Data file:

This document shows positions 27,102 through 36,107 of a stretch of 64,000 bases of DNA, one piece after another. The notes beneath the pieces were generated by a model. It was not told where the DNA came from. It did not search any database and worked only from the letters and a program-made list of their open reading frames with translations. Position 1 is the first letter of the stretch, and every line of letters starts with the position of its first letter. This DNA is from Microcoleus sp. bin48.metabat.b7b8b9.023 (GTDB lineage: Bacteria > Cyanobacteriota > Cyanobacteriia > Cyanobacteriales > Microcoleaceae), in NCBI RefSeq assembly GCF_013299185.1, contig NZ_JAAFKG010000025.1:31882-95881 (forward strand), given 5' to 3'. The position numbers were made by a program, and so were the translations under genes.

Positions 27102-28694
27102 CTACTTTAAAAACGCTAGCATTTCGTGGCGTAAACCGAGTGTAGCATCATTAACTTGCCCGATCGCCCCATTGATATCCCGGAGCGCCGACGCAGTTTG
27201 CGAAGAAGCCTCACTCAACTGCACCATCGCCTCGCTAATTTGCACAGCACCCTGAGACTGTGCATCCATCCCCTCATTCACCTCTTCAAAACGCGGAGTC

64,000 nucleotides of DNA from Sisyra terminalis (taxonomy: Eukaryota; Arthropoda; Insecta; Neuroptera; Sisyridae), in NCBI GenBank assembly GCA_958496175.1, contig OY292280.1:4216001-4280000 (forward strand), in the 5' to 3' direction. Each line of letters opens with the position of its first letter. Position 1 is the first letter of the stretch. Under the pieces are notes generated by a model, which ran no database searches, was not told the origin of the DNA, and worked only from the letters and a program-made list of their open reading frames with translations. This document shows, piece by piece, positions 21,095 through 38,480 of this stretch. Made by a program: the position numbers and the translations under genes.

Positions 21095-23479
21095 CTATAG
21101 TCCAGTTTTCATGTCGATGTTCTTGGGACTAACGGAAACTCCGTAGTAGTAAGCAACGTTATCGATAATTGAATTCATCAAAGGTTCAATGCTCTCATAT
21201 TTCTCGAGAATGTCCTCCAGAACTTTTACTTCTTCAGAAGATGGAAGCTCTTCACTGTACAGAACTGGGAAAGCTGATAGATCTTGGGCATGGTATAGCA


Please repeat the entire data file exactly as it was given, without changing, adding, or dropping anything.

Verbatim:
This document shows positions 27,102 through 36,107 of a stretch of 64,000 bases of DNA, one piece after another. The notes beneath the pieces were generated by a model. It was not told where the DNA came from. It did not search any database and worked only from the letters and a program-made list of their open reading frames with translations. Position 1 is the first letter of the stretch, and every line of letters starts with the position of its first letter. This DNA is from Microcoleus sp. bin48.metabat.b7b8b9.023 (GTDB lineage: Bacteria > Cyanobacteriota > Cyanobacteriia > Cyanobacteriales > Microcoleaceae), in NCBI RefSeq assembly GCF_013299185.1, contig NZ_JAAFKG010000025.1:31882-95881 (forward strand), given 5' to 3'. The position numbers were made by a program, and so were the translations under genes.

Positions 27102-28694
27102 CTACTTTAAAAACGCTAGCATTTCGTGGCGTAAACCGAGTGTAGCATCATTAACTTGCCCGATCGCCCCATTGATATCCCGGAGCGCCGACGCAGTTTG
27201 CGAAGAAGCCTCACTCAACTGCACCATCGCCTCGCTAATTTGCACAGCACCCTGAGACTGTGCATCCATCCCCTCATTCACCTCTTCAAAACGCGGAGTC

64,000 nucleotides of DNA from Sisyra terminalis (taxonomy: Eukaryota; Arthropoda; Insecta; Neuroptera; Sisyridae), in NCBI GenBank assembly GCA_958496175.1, contig OY292280.1:4216001-4280000 (forward strand), in the 5' to 3' direction. Each line of letters opens with the position of its first letter. Position 1 is the first letter of the stretch. Under the pieces are notes generated by a model, which ran no database searches, was not told the origin of the DNA, and worked only from the letters and a program-made list of their open reading frames with translations. This document shows, piece by piece, positions 21,095 through 38,480 of this stretch. Made by a program: the position numbers and the translations under genes.

Positions 21095-23479
21095 CTATAG
21101 TCCAGTTTTCATGTCGATGTTCTTGGGACTAACGGAAACTCCGTAGTAGTAAGCAACGTTATCGATAATTGAATTCATCAAAGGTTCAATGCTCTCATAT
21201 TTCTCGAGAATGTCCTCCAGAACTTTTACTTCTTCAGAAGATGGAAGCTCTTCACTGTACAGAACTGGGAAAGCTGATAGATCTTGGGCATGGTATAGCA